Spe­cial­ists team up to fight au­toim­mune dis­eases to­gether

Mon­treal Gen­eral Hos­pi­tal’s new ser­vice of­fers pa­tient-cen­tred care in one place

Montreal Gazette - - CITY - ISAAC OLSON

Dermatologist. Nephrol­o­gist. Rheuma­tol­o­gist. Cer­tain au­toim­mune dis­ease pa­tients know all too well how long the list of “ol­o­gists” is in the med­i­cal field as they of­ten find them­selves vis­it­ing spe­cial­ist af­ter spe­cial­ist to treat what­ever or­gan, tis­sue or cell their im­mune sys­tems are at­tack­ing.

Nor­mally, the im­mune sys­tem de­fends the body against bac­te­ria and viruses, but for some un­lucky few, it tries in­stead to de­stroy the body piece by piece, spark­ing in­flam­ma­tion in places such as the lungs, kid­neys, skin or joints.

Tra­di­tion­ally, along with the dis­com­fort, pa­tients have had the added has­sle of trav­el­ling to sev­eral dif­fer­ent spe­cial­ists who aren’t nec­es­sar­ily de­cid­ing on treat­ments to­gether.

Dr. Chris­tian Pineau wants to change that by of­fer­ing peo­ple with sys­temic au­toim­mune rheumatic dis­eases (SARDs) a new ser­vice at Mon­treal Gen­eral Hos­pi­tal that of­fers pa­tient-cen­tred care from a full range of spe­cial­ists work­ing as a team un­der one roof.

“It’s re­ally as a team of highly spe­cial­ized peo­ple work­ing all in the same di­rec­tion that you are go­ing to get some­where with this,” said Pineau, di­rec­tor of the Di­vi­sion of Rheuma­tol­ogy at the McGill Univer­sity Health Cen­tre. “If everybody sees the pa­tient in their lit­tle corner, you’re not go­ing to get any­where.”

In de­vel­op­ment for about a year, the Cen­tre of Ex­cel­lence for Sys­temic Au­toim­mune Rheumatic Dis­ease pro­vides pa­tients with a one-stop shop where spe­cial­ists put their heads to­gether in a sin­gle con­sul­ta­tion, jointly de­cid­ing on cus­tomized so­lu­tions for each pa­tient.

Pineau said the spe­cial­ists meet with the pa­tient and dis­cuss con­cerns as a group. Pineau said tak­ing this multi-spe­cialty ap­proach has proven to be a more ef­fec­tive tac­tic for the MGH’s ap­prox­i­mately 4,000 SARD pa­tients who to­gether visit the hos­pi­tal about 12,000 times a year.

“I’m like a stu­dent in the clinic as I learn from other spe­cial­ists about the kid­neys or about the skin, and that re­ally makes me, over time, a bet­ter physi­cian,” said Pineau. “The trainees learn a lot as well .… This has been a very good en­vi­ron­ment for learn­ing.”

This model of care isn’t new to the MGH. Since 1979, a Lu­pus and Vas­culi­tis Clinic has been of­fer­ing a sim­i­lar model. Pineau serves as the clinic’s di­rec­tor and, given its ef­fec­tive­ness, the goal is to ex­pand its reach, wel­com­ing all SARD pa­tients who might have con­di­tions such as rheuma­toid or spinal arthri­tis.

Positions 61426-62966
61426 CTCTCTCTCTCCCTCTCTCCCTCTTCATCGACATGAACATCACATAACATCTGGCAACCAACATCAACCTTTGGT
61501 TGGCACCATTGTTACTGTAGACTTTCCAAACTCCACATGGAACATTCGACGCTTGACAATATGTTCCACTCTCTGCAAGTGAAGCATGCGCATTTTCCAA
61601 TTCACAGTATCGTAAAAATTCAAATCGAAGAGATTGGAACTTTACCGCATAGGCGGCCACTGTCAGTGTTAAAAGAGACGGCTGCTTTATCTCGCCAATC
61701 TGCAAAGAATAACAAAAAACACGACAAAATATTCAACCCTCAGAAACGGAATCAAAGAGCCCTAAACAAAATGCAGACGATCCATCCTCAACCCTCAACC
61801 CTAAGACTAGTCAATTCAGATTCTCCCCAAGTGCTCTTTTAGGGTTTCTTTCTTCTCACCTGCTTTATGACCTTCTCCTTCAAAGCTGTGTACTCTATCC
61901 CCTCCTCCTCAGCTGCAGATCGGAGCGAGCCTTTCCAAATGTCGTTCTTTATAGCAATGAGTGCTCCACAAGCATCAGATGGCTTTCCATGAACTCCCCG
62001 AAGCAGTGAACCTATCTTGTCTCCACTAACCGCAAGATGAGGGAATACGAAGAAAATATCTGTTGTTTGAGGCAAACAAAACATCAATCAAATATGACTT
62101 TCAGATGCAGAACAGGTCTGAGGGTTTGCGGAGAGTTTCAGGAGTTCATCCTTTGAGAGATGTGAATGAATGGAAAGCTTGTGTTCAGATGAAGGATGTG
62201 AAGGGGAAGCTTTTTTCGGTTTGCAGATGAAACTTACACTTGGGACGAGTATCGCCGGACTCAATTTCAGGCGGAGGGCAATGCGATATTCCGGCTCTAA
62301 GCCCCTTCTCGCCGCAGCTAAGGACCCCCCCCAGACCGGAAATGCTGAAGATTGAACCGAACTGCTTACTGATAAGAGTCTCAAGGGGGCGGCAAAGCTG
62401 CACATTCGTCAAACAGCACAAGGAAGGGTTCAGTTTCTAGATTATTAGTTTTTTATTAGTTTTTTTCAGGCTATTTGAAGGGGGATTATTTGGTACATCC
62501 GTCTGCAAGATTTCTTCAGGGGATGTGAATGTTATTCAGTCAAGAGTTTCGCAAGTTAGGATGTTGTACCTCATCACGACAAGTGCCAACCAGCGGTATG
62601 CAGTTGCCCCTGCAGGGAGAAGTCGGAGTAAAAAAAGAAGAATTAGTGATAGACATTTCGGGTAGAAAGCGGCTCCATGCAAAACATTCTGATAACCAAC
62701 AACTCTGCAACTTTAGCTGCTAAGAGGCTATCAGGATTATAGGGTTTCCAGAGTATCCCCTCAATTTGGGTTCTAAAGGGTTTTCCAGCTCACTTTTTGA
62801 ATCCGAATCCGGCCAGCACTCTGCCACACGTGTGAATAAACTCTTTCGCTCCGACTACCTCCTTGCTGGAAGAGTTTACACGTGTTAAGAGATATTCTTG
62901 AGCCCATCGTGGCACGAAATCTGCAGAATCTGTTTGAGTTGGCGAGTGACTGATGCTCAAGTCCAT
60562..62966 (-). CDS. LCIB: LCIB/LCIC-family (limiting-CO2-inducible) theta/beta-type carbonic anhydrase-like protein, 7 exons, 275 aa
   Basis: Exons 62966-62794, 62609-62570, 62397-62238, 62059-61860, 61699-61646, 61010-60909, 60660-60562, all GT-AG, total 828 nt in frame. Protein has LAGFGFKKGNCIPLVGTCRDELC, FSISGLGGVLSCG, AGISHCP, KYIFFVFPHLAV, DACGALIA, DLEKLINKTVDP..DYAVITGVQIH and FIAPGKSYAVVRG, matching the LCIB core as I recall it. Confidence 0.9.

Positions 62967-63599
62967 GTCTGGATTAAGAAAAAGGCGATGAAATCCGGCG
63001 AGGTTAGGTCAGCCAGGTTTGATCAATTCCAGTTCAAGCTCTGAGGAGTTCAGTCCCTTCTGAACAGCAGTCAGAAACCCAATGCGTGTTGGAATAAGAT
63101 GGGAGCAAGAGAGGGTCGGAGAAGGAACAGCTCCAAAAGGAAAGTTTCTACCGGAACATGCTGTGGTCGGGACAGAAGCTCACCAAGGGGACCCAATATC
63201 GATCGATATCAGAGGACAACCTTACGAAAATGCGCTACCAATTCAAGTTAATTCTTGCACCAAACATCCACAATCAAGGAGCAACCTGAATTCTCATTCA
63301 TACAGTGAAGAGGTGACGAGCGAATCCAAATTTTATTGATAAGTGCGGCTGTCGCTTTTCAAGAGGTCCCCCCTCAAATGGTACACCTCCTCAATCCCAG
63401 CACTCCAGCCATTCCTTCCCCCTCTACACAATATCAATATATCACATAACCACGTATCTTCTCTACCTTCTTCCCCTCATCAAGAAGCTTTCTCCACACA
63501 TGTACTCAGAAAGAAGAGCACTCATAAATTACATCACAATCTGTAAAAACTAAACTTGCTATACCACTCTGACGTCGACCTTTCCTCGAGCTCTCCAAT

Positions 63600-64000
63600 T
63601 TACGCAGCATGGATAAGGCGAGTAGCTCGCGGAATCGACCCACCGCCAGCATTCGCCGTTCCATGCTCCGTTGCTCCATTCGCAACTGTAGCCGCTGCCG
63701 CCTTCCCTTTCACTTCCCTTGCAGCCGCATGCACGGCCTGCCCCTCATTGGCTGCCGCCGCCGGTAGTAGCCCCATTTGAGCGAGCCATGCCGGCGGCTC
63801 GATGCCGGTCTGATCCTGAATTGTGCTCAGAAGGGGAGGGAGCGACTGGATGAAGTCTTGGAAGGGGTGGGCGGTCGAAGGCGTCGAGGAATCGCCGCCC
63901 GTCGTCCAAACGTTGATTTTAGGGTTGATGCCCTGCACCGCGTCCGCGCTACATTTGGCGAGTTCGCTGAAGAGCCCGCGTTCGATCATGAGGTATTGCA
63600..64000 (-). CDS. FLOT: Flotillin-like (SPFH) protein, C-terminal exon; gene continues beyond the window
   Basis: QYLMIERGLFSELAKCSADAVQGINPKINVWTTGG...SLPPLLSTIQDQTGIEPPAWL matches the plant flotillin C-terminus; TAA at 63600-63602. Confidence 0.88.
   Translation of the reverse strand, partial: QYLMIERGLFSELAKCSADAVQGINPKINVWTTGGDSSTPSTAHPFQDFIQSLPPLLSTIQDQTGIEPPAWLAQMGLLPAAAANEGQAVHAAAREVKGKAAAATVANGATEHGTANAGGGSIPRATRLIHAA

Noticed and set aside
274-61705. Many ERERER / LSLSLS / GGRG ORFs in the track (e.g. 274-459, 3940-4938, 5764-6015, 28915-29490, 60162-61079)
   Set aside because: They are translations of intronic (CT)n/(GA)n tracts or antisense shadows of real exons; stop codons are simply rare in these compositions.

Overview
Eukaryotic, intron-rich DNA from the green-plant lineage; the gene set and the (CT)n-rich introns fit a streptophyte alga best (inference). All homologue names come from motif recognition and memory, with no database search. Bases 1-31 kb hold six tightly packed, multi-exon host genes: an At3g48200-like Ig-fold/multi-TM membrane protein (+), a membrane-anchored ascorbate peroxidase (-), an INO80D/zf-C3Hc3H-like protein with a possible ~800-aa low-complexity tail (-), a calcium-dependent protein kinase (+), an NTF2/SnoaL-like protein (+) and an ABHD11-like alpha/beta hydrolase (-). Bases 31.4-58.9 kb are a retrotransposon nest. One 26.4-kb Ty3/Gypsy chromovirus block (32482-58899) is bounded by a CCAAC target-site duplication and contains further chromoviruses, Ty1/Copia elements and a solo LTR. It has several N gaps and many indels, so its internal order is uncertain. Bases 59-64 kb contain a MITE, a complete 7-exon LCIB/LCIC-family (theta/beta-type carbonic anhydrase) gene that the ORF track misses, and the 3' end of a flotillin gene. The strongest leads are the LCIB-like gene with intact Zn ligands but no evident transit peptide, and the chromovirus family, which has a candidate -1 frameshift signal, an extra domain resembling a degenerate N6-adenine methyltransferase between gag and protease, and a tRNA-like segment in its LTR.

Be­yond the im­me­di­ate treat­ment, Pineau said pre­ven­tion will also play a role in stem­ming heart dis­ease and other con­di­tions that can de­velop af­ter years of bat­tling SARDs.

“We want to im­plant sev­eral pre­ven­ta­tive medicine pro­grams to pre­vent com­pli­ca­tions from these dis­eases and from the med­i­ca­tions that we use,” he ex­plained.

Pineau said the next step is to estab­lish an en­tire space with staff, con­sul­ta­tion rooms, nurse prac­ti­tion­ers and spe­cial­ists on duty.

The MUHC is back­ing this project fi­nan­cially, set­ting aside some bud­get for the ini­tia­tive, but funds are lim­ited. Also con­tribut­ing fi­nan­cial sup­port are the MGH Foun­da­tion and the fam­ily of pa­tient Wendy Singer.

By the fall of 1985, Singer’s ac­tive life­style was slow­ing down as de­bil­i­tat­ing symp­toms be­gan to take over. At age 21, she was de­vel­op­ing ex­treme fa­tigue, arthritic joints, fevers and even kid­ney prob­lems.

The west-end res­i­dent was even­tu­ally di­ag­nosed with lu­pus, a con­di­tion that af­flicts about five mil­lion peo­ple world­wide and can be fa­tal if left un­treated.

Singer has been an MGH pa­tient since she was di­ag­nosed and, af­ter years of her re­ceiv­ing ded­i­cated care, her fam­ily de­cided to give back.

Singer’s fa­ther be­gan rais­ing money for lu­pus re­search two decades ago, es­tab­lish­ing the Singer

It’s re­ally as a team of highly spe­cial­ized peo­ple work­ing all in the same di­rec­tion that you are go­ing to get some­where with this.

Fam­ily Fund for Lu­pus Re­search. The MGH Foun­da­tion has been match­ing that fund dol­lar for dol­lar.

More than $900,000 has been raised by the Singer fam­ily through events such as the semi-an­nual lu­pus bazaar, spear­headed by Lil­lian and Hy­man Shoub. There’s also the Sco­tia­bank Char­ity Chal­lenge in April.

Oc­to­ber was Lu­pus Aware­ness Month, mark­ing the start of the Singer Fam­ily Fund’s an­nual di­rect-mail cam­paign. Along with supporting re­search, funds go to­ward the new Cen­tre for Ex­cel­lence.

“We’re do­ing what we can,” Singer said. “Lu­pus and the other rheumatic dis­eases are re­ally com­pli­cated. As a lu­pus pa­tient, you can have any com­bi­na­tion of sys­tem in­volve­ment. It’s re­ally un­pre­dictable as to what or­gan sys­tem is go­ing to be af­fected. It’s re­ally im­por­tant to have multi-spe­cialty clin­ics.”

To learn more about the Singer Fam­ily Fund, go to Singerlu­pus­fund.com.

ALLEN McIN­NIS

“I’m like a stu­dent in the clinic as I learn from other spe­cial­ists about the kid­neys or about the skin, and that re­ally makes me, over time, a bet­ter physi­cian,” said Dr. Chris­tian Pineau, di­rec­tor of the Di­vi­sion of Rheuma­tol­ogy at the McGill Univer­sity Health Cen­tre.

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